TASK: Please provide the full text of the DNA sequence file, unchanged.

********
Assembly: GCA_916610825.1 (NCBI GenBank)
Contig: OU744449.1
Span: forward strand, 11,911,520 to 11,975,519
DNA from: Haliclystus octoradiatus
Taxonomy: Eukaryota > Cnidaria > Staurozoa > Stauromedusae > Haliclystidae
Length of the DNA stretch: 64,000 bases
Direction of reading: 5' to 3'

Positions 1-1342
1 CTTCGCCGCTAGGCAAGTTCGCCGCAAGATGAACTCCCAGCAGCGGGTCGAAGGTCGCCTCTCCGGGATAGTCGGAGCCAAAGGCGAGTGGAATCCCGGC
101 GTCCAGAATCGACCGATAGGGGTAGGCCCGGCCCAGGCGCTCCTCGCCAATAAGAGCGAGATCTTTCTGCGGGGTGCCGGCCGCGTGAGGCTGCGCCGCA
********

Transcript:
Assembly: GCA_916610825.1 (NCBI GenBank)
Contig: OU744449.1
Span: forward strand, 11,911,520 to 11,975,519
DNA from: Haliclystus octoradiatus
Taxonomy: Eukaryota > Cnidaria > Staurozoa > Stauromedusae > Haliclystidae
Length of the DNA stretch: 64,000 bases
Direction of reading: 5' to 3'

Positions 1-1342
1 CTTCGCCGCTAGGCAAGTTCGCCGCAAGATGAACTCCCAGCAGCGGGTCGAAGGTCGCCTCTCCGGGATAGTCGGAGCCAAAGGCGAGTGGAATCCCGGC
101 GTCCAGAATCGACCGATAGGGGTAGGCCCGGCCCAGGCGCTCCTCGCCAATAAGAGCGAGATCTTTCTGCGGGGTGCCGGCCGCGTGAGGCTGCGCCGCA